In contrast, the tumor samples VX-680 ic50 expressed higher levels of the Ki67 proliferative marker and contained shorter telomeres than either non-cirrhotic or cirrhotic samples. There was no precise correlation find more between the level of hTERT expression measured by qRTPCR and the level of TA measured by the quantitative TRAP assay, suggesting that posttranscriptional modifications might participate to modulate TA during hepatocarcinogenesis. Additionally, there was no significant correlation between either hTERT expression or TA and telomere length. Conversely, Figure 1A shows that the shorter were the telomeres in sample sets, the higher were TA and hTERT expression in these samples. This conflicting data might be explained,
at least in part, by changes in regulating access of the telomere to the telomerase in liver cells, i.e. by changes in telomere proteins content. Accumulating evidence suggests that telomeric factors dysregulation is involved in cancer development as has been demonstrated in the maintenance of the tumor phenotype. To our knowledge, this study is the first which investigates the expression of the main telomere protective genes learn more in the main subtype of cirrhosis and HCC. Previously, Oh et al. demonstrated that expression of TRF1, TRF2 and TIN2 was gradually increased according to the progression of hepatocarcinogenesis in HBsAg positive individuals . In this study, HBV-, HCV- and alcohol-associated
cirrhosis displayed significantly different distinct patterns of telomere protective factor expression, as compared with that of non-cirrhotic liver (Table 2). The 3 subtypes of cirrhosis possessed a specific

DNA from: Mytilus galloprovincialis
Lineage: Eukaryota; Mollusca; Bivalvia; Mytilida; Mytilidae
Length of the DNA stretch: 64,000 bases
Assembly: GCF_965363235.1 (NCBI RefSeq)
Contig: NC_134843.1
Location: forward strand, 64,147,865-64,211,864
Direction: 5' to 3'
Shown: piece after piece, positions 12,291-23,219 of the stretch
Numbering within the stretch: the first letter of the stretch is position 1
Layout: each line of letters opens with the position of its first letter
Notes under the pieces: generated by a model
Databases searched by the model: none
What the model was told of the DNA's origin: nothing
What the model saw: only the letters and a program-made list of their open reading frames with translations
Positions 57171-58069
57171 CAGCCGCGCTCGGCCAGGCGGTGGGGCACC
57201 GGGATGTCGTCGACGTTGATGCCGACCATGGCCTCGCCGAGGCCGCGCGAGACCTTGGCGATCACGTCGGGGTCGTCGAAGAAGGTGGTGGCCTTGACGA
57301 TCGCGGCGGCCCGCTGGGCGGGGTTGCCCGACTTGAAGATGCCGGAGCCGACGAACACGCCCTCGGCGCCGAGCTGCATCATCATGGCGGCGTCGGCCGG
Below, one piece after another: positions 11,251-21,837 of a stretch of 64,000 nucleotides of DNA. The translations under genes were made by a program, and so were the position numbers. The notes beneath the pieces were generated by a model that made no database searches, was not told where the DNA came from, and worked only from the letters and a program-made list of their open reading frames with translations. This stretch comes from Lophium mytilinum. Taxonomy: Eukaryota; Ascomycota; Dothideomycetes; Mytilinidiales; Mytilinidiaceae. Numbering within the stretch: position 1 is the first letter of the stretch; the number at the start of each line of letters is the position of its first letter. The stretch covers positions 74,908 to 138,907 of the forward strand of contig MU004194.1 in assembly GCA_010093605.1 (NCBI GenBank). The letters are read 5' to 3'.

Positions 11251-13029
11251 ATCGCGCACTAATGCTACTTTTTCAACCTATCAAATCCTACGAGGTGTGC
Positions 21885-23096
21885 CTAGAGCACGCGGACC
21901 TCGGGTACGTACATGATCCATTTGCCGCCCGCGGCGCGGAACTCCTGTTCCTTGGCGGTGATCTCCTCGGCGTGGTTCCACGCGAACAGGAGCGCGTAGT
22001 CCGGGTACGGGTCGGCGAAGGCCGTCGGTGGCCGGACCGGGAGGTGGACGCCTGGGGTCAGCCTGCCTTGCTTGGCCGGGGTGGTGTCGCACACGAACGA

signature, with respect to telomere protective factor expression (Additional file 3: Table S3). Although the expression level of all the shelterin and non-shelterin telomere factors was not equally distributed between the 3 causes of cirrhosis (Additional file 3: Table S3), the telomere phenotype of HBV-associated-cirrhosis appeared different from that of the 2 other causes of the cirrhosis. When compared with non-cirrhotic liver, HBV-associated cirrhosis displayed a dramatic repression of all shelterin and non-shelterin factors except HMRE11A and RAD50. In contrast, the alterations in telomere factor expression between non-cirrhotic and cirrhotic samples were similar between HCV- and alcohol-associated cirrhosis. Accordingly, the expression pattern of all telomere factors, except TIN2 and HMRE11B, was identical between HCV- and alcohol-associated cirrhosis (Additional file 3: Table S3). These results suggest that cause-specific factors are involved in initiating telomere dysfunction in the liver. For example, HBV-associated cirrhosis displayed very low amounts of TRF2 that has been demonstrated to elicit telomere shortening ex vivo. Whatever the cause, the levels of shelterin and non-shelterin telomere factors expression were not significantly different between cirrhotic and HCC samples (Figure 1B and Table 3).